“O ye who believe! Fasting is prescribed to you as it was prescribed to those before you that ye may (learn) self-restraint, (Fasting) for a fixed number of days”
The Quran, Surah Baqarah Chapter 2, verse 183.
What is Ramadân?
It is the ninth month of the Islamic calendar. Islam uses a lunar calendar—that is, each month begins with the sighting of the new moon. Because the lunar calendar is about 11 days shorter than the solar calendar used elsewhere, Islamic holidays “move” each year. In 2004 Ramadan will begin on Oct. 15 when over one billion Muslims throughout the world fast.
It is a time for inner reflection, devotion to God, and self-control.
It is the third “pillar” or religious obligation of Islam (the other four pillars being belief in the Oneness of God and that the Prophet Muhammad (Peacebe upon him) was his last Messenger, Salaah (the 5 daily prayers), Zakaah (giving 2.5% of ones wealth as charity) and the Hajj (pilgrimage to Makkah).
It is believed to be the month in which the first verses of the Holy Qur’an (the divine scripture) were revealed by God to Prophet Muhammad (Peace be upon him).
Why do Muslims fast?
Muslims fast in the month of Ramadan to develop God consciousness, self-control and willpower.
They want to become closer to God through this act of worship (fasting) and also through extra acts of prayer and charity which are encouraged in Ramadan.
It is also compulsory for all Muslims who have reached puberty and who are in good health to fast.
What does a day in Ramadan entail?
Before dawn, Muslims are encouraged to wake up and eat a meal, called Suhoor in Arabic.
Starting from dawn, they begin the fast. Fasting means they do not eat anything, drink anything (including water) or have sex with their spouses from this time until sunset.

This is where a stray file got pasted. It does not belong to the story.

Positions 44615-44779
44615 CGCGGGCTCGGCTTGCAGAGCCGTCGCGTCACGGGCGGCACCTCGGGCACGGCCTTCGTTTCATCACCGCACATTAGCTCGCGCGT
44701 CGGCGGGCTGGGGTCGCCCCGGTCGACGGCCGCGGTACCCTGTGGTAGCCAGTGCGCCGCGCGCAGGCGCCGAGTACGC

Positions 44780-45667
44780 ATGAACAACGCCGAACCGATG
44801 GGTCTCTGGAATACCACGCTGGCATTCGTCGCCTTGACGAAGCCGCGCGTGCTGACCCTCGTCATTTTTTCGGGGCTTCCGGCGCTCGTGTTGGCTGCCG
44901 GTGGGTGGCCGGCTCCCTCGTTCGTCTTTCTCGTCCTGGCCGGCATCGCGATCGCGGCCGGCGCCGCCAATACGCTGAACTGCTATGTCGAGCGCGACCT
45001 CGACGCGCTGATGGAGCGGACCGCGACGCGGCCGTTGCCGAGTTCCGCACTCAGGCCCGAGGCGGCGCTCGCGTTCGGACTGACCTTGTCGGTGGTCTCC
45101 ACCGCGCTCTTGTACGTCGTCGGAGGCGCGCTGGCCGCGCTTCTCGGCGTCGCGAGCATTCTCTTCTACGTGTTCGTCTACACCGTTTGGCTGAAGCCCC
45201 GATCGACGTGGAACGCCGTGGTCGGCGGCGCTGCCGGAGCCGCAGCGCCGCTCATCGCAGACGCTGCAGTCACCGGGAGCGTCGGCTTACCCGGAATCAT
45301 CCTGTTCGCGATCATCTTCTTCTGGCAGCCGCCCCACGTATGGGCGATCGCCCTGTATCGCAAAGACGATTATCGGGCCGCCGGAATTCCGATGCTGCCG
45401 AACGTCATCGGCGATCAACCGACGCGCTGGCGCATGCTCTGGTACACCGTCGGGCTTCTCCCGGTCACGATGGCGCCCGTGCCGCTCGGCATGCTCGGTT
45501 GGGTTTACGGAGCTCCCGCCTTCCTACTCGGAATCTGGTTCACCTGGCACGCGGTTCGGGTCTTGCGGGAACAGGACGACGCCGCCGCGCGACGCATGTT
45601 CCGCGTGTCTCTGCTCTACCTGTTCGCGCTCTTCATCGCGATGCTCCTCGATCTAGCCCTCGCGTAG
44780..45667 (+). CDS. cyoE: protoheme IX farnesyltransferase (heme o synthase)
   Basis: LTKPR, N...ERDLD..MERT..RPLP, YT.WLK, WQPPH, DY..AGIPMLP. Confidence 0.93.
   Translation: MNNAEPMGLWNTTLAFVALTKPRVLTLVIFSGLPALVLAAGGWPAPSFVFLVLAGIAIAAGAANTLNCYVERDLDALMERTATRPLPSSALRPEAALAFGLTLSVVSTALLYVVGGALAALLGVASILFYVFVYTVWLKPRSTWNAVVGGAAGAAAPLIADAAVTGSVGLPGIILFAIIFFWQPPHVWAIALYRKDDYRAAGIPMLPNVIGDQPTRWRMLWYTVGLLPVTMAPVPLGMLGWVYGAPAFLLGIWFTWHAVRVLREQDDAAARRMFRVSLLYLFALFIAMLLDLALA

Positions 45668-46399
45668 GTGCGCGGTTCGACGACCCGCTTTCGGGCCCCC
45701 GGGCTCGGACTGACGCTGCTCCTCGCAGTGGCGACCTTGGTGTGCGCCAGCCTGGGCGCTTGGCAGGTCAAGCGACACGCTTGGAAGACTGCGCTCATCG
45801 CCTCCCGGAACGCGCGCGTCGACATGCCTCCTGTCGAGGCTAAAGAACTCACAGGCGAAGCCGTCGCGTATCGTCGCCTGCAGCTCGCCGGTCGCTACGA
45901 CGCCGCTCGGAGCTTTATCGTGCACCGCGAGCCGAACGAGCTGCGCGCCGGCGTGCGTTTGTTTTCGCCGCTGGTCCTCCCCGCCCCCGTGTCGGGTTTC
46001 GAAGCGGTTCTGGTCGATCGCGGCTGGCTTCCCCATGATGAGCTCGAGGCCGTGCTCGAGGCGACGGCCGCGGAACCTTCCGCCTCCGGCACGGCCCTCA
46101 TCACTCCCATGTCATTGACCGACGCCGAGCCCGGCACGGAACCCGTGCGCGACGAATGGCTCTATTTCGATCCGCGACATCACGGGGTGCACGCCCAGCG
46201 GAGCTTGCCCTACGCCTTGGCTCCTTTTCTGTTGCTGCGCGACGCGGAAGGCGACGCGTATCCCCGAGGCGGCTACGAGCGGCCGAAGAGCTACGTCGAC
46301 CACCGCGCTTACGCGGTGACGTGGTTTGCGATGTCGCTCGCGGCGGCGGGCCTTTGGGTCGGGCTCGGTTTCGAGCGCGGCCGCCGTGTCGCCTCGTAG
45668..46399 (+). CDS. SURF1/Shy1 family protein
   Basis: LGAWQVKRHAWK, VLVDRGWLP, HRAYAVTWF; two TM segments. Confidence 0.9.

During the day, they maintain a normal schedule.
Muslims maintain the usual five daily prayers during their fast.
Sunset: At this time, Muslims break their fast with joy and gratefulness to God. This meal is called the Iftar.
At many mosques during Ramadan, about one thirtieth of the Qur’an is recited each night in prayers known as tarawih. In this way, by the end of the month the complete scripture will have been recited.
The fast is resumed the next morning before dawn.
What are the benefits of fasting?
The most important benefit is that it is a means of attaining closeness to God
Secondary learning self-control.
As a third goal, fasting is a way of experiencing hunger and developing sympathy for the less fortunate and learning thankfulness and appreciation for all of God’s bounties.
Fasting is also beneficial to the health and provides a break in the cycle of rigid habits or overindulgence.
“Ramadan is the (month) in which was sent down the Quran, as a guide to mankind, also clear (Signs) for guidance and judgement (between right and wrong) … God intends every facility for you; He does not want to put you to difficulties. (He wants you) to complete the prescribed period and to glorify Him in that He has guided you; And perchance ye shall be grateful”
The Quran, Surah Baqarah, Chapter 2, Ayah (sign) 185.
Ramadan ends with the festival of Eid al-Fitr, which in 2004 occurs around November 16. Literally the “Festival of Breaking the Fast,” Eid al-Fitr is one of the two most important Islamic celebrations (the other occurs after the Hajj, or pilgrimage to Mecca). At Eid al-Fitr Muslims are required to perform an additionl prayer to show their thanks to God. This prayer is normally carried out early on Eid morning where local Mosques would close and all congregants are required to attend the Eid Gha (Prayer read out in an open field). After the Eid prayer Muslims will visit the cemetery where they will pray for departed loved ones.
Generally people dress in their finest clothes, give treats to children, and enjoy visits with friends and family.
A sense of generosity and gratitude colours these festivities. Although charity and good deeds are always important in Islam, they have special significance at the end of Ramadan. As the month draws to a close, Muslims are obligated to share their blessings by feeding the poor and making contributions to Mosques and educational institutions.
Some Frequently Asked Questions about Ramadan
Q: How did the fast during Ramadan become obligatory for Muslims?